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Older Men Need Bone Density Tests

Men with HIV face bone loss

By Patrick Hayes | 12.18.2009
Originally Published September 2008
Older man with hemophilia

In February 2008, the National Osteoporosis Foundation (NOF) released its new “Clinician’s Guide to Prevention and Treatment of Osteoporosis.” The guide has been expanded to include men age 50 and older, as well as African-American, Asian and Latina postmenopausal women. These new guidelines encourage men age 70 and older to get routine bone mineral density checks.

“NOF’s new Clinician’s Guide dramatically alters the approach to assessing fracture risk and treatment,” says Bess Dawson-Hughes, MD, chair of the Clinician’s Guide Development Committee and past president of NOF. “The Guide provides evidence-based recommendations to help healthcare providers better identify people at high risk for developing osteoporosis and fractures, and assures that those at highest risk are recommended for treatment to lower that risk.”

The new guide applies the World Health Organization’s algorithm on absolute fracture risk, called FRAX®. This algorithm estimates the likelihood of a person breaking a bone due to low bone mass or osteoporosis during a period of 10 years. The factors used to calculate this risk are the bone mineral density at the hip, and nine clinical risk factors for osteoporosis and related fractures.

“We’ve been screening for a few years for bone loss because some of our patients had fractures and we were concerned HIV medications may cause loss of bone,” says Rosemary Cook, MD, HIV specialist, General Internal Medicine at Penn Comprehensive Hemophilia Program in Philadelphia. “From our standpoint, having formal recommendations is great.”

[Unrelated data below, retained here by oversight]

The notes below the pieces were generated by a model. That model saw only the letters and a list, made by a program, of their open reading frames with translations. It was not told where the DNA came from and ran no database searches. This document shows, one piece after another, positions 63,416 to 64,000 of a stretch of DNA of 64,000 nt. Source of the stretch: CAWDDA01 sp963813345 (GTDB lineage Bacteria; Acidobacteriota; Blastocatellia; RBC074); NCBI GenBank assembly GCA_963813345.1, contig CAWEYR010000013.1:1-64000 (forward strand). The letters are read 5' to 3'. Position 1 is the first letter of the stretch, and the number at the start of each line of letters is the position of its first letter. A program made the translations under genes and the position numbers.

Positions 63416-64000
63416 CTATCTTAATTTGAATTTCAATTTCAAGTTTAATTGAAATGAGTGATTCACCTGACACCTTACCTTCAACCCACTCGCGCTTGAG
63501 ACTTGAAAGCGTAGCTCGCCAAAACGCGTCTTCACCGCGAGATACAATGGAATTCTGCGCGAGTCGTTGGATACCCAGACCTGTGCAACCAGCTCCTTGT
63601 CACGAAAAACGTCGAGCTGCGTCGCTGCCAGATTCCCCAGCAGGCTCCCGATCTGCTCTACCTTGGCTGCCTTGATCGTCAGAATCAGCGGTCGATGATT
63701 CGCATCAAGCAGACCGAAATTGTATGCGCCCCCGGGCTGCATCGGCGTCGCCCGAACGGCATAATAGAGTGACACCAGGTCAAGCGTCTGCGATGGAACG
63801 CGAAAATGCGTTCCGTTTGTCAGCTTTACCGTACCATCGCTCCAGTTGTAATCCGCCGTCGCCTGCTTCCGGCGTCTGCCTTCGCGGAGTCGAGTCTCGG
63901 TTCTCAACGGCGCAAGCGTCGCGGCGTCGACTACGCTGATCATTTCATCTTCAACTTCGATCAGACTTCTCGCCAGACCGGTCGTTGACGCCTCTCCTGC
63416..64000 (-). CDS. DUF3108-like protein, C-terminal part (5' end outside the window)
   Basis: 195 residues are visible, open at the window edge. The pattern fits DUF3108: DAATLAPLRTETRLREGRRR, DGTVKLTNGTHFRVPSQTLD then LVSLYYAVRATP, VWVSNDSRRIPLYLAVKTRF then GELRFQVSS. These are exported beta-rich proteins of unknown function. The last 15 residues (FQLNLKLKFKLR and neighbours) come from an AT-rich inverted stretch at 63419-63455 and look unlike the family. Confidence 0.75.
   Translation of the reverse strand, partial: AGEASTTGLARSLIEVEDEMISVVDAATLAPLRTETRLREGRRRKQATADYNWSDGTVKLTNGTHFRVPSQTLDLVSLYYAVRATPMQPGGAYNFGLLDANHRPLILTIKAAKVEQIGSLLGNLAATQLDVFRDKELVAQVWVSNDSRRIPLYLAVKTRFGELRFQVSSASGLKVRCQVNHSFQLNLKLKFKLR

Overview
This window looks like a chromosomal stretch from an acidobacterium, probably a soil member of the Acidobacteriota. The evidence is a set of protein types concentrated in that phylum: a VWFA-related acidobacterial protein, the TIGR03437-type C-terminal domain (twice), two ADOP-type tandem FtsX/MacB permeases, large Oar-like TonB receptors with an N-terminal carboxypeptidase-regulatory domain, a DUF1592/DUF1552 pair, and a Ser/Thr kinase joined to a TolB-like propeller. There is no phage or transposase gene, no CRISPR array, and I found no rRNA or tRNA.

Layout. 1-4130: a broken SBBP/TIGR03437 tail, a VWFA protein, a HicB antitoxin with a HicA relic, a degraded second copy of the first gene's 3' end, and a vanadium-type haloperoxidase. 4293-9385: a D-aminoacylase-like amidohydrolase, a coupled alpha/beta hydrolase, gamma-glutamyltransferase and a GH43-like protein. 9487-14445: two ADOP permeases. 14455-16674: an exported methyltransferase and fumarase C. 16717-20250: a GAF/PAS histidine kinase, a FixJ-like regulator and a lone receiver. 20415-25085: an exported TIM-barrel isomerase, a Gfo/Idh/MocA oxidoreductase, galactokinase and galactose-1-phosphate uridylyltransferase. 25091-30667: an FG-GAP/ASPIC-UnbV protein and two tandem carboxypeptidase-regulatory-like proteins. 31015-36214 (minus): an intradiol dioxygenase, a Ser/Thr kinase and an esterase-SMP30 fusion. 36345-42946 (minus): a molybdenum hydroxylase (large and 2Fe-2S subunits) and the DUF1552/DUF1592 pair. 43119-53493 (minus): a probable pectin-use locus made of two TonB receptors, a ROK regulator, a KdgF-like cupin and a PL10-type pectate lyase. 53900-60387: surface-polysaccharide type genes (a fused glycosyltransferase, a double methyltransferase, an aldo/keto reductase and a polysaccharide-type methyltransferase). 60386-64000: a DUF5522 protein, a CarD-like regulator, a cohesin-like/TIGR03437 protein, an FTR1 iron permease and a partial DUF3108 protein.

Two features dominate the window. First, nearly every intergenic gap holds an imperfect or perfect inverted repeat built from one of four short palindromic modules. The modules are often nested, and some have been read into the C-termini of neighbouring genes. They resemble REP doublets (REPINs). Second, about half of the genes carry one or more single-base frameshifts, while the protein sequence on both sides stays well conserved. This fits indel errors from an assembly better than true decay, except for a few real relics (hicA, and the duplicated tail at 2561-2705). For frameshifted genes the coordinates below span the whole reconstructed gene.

The recommendations are a positive step, says Cook, particularly for some of her male patients with hemophilia who contracted HIV/AIDS in the 1980s. “Low testosterone levels are something we’ve seen in HIV—whether it’s the drugs or the HIV, we don’t know—but it’s something that can certainly lead to bone loss.”

According to NOF, more than half of fractures from bone loss occur in people with osteopenia, a thinning of the bones not extensive enough to be considered osteoporosis. In addition to routine bone mineral density checks for older men, the guidelines recommend:

  • Treating postmenopausal women and men 50 and older who have thinning bones, but not yet osteoporosis, if they have at least a 20% risk of any major fracture in the next 10 years or at least a 3% risk of a hip fracture.
  • Checking for osteoporosis risk factors in postmenopausal women and men age 50 and older to determine who needs a bone test before age 70.
  • Conducting a bone test on anyone who has a fracture after age 50 or has conditions associated with bone loss, such as HIV/AIDS.
  • Engaging in regular weight-bearing and strengthening exercises.

The guide recommends that all adults age 50 and older consume 1,200 mg of calcium and 800–1000 IU of vitamin D3 daily.